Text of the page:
How’s your move-in experience? If it consists of getting a signature, handing over the keys, and waiting for the checks to arrive, it may leave something to be desired.
If your community isn’t putting its best foot forward with new residents, it’s time to give your move-in experience new momentum. You never get a second chance to make a first impression, so make yours count with this three-month plan for resident move-ins.
Little things can set your community apart when new residents move in. Most people are accustomed to no fanfare whatsoever, so making a great impression takes surprisingly little effort.
A personalized welcome sign in the lobby gets the day started right. If you place fresh flowers, a gift basket, or a sandwich plate in the apartment, residents will never forget. More importantly, they’ll tell their friends how great it was moving into your community.
Of course, all residents should receive a welcome packet with a map of the community and the area, community guidelines, a list of local landmarks and points of interest — and some branded items like pens, refrigerator magnets, and water bottles with the community’s logo.
As your new residents are unloading the truck, a great touch is for several members of the maintenance crew to stop by to check on them and offer assistance with heavy items. Again, these small touches take little effort on your part but leave a lasting, positive impression.
During the first week, preferably within a few days of move-in, you or a staff member should call to check in. Is everything working OK? Any maintenance issues? Are they finding their way around town? If the residents report any problems, get them fixed and follow up promptly.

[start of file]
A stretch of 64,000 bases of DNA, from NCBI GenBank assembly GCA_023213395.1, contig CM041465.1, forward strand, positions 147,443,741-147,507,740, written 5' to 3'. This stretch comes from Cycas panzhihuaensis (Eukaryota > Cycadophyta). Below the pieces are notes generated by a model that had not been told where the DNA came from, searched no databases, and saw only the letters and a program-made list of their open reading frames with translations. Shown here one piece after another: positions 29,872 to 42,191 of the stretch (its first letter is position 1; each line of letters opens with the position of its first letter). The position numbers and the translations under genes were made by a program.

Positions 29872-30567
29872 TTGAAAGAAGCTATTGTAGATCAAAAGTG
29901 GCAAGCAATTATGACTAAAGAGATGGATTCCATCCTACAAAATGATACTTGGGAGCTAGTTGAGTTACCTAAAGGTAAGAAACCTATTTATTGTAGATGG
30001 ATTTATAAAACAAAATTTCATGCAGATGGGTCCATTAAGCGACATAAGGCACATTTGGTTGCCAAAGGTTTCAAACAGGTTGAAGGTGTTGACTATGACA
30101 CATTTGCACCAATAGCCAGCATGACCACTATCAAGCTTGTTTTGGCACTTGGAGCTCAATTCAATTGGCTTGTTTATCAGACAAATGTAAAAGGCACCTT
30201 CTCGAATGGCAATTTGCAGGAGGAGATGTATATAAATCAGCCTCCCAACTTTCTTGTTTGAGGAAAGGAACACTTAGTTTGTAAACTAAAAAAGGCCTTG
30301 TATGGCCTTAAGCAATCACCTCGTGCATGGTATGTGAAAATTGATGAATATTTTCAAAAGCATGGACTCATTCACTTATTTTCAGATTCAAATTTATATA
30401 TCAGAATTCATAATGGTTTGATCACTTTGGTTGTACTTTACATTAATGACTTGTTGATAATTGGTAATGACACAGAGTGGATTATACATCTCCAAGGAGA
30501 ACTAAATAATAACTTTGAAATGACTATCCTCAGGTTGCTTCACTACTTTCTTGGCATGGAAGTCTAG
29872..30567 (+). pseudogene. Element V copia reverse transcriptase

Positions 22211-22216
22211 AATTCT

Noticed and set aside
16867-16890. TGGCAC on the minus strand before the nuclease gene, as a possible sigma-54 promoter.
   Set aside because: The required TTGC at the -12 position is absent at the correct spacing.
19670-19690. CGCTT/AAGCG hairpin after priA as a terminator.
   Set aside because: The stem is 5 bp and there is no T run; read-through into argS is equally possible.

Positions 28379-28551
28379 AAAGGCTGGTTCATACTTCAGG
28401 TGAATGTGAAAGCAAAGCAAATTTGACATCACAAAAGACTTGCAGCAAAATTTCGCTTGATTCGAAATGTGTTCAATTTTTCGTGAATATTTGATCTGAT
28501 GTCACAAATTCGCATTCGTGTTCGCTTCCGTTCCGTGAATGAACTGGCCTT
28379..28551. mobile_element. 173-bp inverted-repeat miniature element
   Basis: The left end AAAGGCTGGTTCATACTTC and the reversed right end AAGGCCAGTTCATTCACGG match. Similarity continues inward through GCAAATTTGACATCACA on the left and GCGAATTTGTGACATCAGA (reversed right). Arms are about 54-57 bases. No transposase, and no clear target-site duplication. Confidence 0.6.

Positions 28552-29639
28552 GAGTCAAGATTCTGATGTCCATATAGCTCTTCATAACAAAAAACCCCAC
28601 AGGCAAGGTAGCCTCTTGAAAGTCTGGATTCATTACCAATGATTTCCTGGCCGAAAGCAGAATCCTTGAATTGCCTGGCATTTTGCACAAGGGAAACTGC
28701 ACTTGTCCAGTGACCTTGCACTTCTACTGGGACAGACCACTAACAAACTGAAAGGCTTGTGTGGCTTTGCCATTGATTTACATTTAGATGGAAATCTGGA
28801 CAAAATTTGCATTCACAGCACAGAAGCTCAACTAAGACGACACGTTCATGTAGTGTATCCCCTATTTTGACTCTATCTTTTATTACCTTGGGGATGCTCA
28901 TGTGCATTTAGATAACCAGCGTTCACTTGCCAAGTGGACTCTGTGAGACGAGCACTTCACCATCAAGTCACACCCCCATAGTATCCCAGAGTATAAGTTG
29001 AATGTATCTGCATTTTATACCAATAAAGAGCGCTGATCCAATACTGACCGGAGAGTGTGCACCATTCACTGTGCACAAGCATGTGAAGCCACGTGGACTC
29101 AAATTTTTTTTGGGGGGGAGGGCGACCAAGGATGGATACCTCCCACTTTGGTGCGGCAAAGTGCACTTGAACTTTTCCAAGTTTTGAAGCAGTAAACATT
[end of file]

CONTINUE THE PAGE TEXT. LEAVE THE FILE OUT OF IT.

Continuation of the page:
End of the first week
Schedule a formal maintenance checkup for the end of the first week. The new residents should’ve received a checklist with their welcome packet that prompts them to give all systems in the apartment the once-over and note anything that needs tweaking.
End of the first month
At the end of the first month, schedule a second maintenance checkup. Even if the residents haven’t reported anything amiss, they’re likely to appreciate your maintenance chief stopping by to check. Schedule a similar check every 30 days for the first 3 months.
On a monthly basis, schedule a Newcomers’ Club meeting. Invite speakers who can give your new residents perspective on the local area and ideas for fun things to do—someone from the chamber of commerce would be perfect. Consider scheduling one or two additional social activities each month, like pizza parties or gathering to watch big games in the clubhouse.
End of the first three months
At the end of your new residents’ first quarter in your community, email them a survey to find out how you’re doing. This is your opportunity to create some true evangelists for your community. Provide free dinners out for completed surveys, along with additional premiums for Facebook “likes,” retweets, and other social sharing about how much your residents love their new home.
Once a quarter, schedule a “Newbies Night Out.” You or a staff member should join the group for a fun night at a local pub, cinema, bowling alley, or other fun spot. Your new residents may not know many people in the area, and they’ll thank you for introducing them to other residents and getting the social ball rolling.
Through social media, your website, and email list, occasionally offer additional incentives to share information about the community. For example, a referral that results in a move-in might get your new residents $100 off rent. The residents with the most referrals in a period might win a weekend getaway. The possibilities are limited only by your imagination and what you think will appeal to your residents.
Seize the moment to make a great impression
It may be a cliché, but first impressions really can make or break your community’s image. Go the extra mile to make new residents’ move-in experience memorable with a fantastic moving day, frequent check-ins from your maintenance staff, ample social opportunities, and great incentives for spreading the word.